Take the initiative to get wet, Lakers

Take the initiative to get wet, Lakers

With the Big Splash Week kicking it off, the Making Waves Initiative is in full swing. But what does this really mean for students?

There were a lot of fun events on campus last week, from concerts to carnivals to kayaking tours, as well as guest speakers to educate and inform. But just as the Making Waves Initiative goes beyond one week of activities, student involvement should stretch beyond the passive attendance of events.

We’ve already seen individuals in the Laker community step up and take action. The Beach Clean-Up event was expanded from the initial 175 participant limit to 200 because of demand. Within the Multimedia Journalism program, Professor Jeff Kelly Lowenstein has recruited students to take on investigative projects into water access and cleanliness.

Professors: Kelly Lowenstein’s efforts in the classroom can be used as an example in your own. As professionals and authorities of higher education, you have the opportunity to bring water awareness into your classroom. By assigning water research or encouraging attendance to Making Waves events, you can create a wider outreach in the GVSU community and teach students the importance of water education.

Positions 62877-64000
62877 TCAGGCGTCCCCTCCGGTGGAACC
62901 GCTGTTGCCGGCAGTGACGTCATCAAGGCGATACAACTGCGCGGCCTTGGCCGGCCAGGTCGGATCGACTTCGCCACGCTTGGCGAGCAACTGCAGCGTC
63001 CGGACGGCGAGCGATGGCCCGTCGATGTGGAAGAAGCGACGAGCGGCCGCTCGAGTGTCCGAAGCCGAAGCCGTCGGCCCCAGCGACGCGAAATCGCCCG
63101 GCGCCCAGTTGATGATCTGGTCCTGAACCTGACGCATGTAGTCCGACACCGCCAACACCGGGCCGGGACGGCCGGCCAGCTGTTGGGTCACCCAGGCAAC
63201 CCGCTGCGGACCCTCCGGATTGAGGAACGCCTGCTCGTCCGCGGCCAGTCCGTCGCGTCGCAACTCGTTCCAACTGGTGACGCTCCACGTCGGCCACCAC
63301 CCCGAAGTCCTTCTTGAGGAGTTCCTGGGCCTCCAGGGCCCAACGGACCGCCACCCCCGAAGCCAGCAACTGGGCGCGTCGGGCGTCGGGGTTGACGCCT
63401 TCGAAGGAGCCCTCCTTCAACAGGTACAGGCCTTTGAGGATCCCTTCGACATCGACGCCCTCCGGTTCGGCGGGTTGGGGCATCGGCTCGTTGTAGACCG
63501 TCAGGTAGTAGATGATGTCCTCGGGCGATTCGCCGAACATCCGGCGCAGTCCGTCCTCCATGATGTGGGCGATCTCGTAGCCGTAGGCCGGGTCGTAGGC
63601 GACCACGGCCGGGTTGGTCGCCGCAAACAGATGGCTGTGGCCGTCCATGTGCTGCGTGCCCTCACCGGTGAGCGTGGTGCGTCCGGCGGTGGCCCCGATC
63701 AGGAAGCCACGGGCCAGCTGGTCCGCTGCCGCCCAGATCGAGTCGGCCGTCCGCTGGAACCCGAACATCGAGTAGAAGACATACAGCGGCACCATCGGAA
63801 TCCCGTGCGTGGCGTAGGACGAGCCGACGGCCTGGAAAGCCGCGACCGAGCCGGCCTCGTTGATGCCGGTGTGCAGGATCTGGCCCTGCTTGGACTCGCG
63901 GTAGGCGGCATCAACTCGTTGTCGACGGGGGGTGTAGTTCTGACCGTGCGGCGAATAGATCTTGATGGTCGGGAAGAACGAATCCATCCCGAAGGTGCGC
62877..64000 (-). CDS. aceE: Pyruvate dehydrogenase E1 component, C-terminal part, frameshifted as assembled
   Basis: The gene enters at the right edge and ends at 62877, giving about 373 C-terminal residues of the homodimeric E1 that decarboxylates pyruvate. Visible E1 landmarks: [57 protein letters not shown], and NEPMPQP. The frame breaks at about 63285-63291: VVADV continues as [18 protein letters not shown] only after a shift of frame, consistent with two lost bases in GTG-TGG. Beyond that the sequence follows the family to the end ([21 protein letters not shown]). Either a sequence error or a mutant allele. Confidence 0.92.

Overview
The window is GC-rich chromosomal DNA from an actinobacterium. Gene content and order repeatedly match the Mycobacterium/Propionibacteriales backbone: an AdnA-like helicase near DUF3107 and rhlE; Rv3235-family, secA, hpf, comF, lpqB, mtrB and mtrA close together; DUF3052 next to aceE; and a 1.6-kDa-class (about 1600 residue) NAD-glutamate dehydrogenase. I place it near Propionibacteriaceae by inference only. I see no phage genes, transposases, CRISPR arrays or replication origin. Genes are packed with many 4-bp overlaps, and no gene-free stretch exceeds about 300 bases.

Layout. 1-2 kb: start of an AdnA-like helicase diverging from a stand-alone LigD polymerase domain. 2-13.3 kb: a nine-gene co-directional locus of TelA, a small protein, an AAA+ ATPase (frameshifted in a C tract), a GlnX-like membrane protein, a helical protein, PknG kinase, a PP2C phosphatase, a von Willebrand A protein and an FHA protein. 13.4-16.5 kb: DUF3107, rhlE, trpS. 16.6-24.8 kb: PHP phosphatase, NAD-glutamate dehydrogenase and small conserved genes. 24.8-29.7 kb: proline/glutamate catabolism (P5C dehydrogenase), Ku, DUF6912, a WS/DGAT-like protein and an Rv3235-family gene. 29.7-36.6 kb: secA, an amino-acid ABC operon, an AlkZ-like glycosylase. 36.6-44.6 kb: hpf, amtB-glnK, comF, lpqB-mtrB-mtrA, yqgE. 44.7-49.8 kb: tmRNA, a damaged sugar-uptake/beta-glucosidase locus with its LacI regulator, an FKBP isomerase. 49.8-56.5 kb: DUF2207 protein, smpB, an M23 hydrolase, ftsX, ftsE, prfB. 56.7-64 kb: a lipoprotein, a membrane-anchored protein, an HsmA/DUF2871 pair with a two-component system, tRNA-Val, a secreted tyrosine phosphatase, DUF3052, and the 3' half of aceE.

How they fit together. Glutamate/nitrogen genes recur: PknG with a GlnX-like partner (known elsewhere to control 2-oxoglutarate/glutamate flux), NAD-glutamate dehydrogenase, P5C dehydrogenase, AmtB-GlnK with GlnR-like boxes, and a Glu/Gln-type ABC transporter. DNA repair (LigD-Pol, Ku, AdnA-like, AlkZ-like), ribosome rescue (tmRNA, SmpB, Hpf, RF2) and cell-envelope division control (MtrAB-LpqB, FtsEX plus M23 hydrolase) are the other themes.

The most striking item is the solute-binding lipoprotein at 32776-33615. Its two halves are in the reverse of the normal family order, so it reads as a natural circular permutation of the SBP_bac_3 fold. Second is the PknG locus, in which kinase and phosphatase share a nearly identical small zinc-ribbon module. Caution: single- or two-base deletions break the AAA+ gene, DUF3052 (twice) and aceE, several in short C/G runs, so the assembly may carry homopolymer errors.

Students: if you want to get involved with water awareness but don’t know where to start, check out this course list compiled by the Making Waves Initiative of classes featuring water. Whether you’re studying biology, English or sociology, or if you’re looking for an elective, you should check out the list to see how you can learn more and get involved. 

If you aren’t seeing anything on that list that inspires you, well, take initiative yourself. Start a project with your student organization or reach out to your professor for independent study possibilities. 

As Michiganders, we take pride in our natural water sources. On campus, we have buildings named after Laker Superior, Lake Michigan, Lake Huron and Lake Ontario. With our proximity to and our love for the Great Lakes, we should take advantage of our unique opportunities to involve ourselves in the preservation, access and cleanliness of our water.